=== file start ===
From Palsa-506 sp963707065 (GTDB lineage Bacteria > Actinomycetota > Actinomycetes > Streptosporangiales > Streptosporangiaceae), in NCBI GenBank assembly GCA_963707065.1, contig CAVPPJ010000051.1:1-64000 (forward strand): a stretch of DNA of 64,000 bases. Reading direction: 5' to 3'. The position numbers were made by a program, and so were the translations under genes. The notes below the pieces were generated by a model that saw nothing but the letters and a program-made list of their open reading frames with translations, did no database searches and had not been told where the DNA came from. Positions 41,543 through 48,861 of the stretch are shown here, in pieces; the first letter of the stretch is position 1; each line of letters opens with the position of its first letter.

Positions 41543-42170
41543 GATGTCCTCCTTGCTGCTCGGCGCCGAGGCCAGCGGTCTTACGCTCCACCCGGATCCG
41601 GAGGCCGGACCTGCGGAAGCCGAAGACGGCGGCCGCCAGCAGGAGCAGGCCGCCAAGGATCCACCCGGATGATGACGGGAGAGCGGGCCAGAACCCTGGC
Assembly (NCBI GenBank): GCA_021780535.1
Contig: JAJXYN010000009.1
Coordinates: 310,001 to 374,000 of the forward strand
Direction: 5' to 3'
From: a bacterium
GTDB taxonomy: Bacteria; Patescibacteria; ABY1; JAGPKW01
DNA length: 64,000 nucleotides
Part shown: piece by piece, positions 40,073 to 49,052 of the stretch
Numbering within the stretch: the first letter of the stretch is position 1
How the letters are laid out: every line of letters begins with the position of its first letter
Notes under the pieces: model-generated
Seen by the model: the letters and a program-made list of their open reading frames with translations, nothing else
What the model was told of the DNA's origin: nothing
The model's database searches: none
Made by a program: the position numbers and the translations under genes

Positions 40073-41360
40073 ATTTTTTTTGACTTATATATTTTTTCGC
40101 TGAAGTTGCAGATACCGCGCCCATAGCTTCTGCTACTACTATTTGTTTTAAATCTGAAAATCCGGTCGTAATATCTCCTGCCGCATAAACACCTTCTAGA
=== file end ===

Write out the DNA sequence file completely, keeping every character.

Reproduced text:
From Palsa-506 sp963707065 (GTDB lineage Bacteria > Actinomycetota > Actinomycetes > Streptosporangiales > Streptosporangiaceae), in NCBI GenBank assembly GCA_963707065.1, contig CAVPPJ010000051.1:1-64000 (forward strand): a stretch of DNA of 64,000 bases. Reading direction: 5' to 3'. The position numbers were made by a program, and so were the translations under genes. The notes below the pieces were generated by a model that saw nothing but the letters and a program-made list of their open reading frames with translations, did no database searches and had not been told where the DNA came from. Positions 41,543 through 48,861 of the stretch are shown here, in pieces; the first letter of the stretch is position 1; each line of letters opens with the position of its first letter.

Positions 41543-42170
41543 GATGTCCTCCTTGCTGCTCGGCGCCGAGGCCAGCGGTCTTACGCTCCACCCGGATCCG
41601 GAGGCCGGACCTGCGGAAGCCGAAGACGGCGGCCGCCAGCAGGAGCAGGCCGCCAAGGATCCACCCGGATGATGACGGGAGAGCGGGCCAGAACCCTGGC
Assembly (NCBI GenBank): GCA_021780535.1
Contig: JAJXYN010000009.1
Coordinates: 310,001 to 374,000 of the forward strand
Direction: 5' to 3'
From: a bacterium
GTDB taxonomy: Bacteria; Patescibacteria; ABY1; JAGPKW01
DNA length: 64,000 nucleotides
Part shown: piece by piece, positions 40,073 to 49,052 of the stretch
Numbering within the stretch: the first letter of the stretch is position 1
How the letters are laid out: every line of letters begins with the position of its first letter
Notes under the pieces: model-generated
Seen by the model: the letters and a program-made list of their open reading frames with translations, nothing else
What the model was told of the DNA's origin: nothing
The model's database searches: none
Made by a program: the position numbers and the translations under genes

Positions 40073-41360
40073 ATTTTTTTTGACTTATATATTTTTTCGC
40101 TGAAGTTGCAGATACCGCGCCCATAGCTTCTGCTACTACTATTTGTTTTAAATCTGAAAATCCGGTCGTAATATCTCCTGCCGCATAAACACCTTCTAGA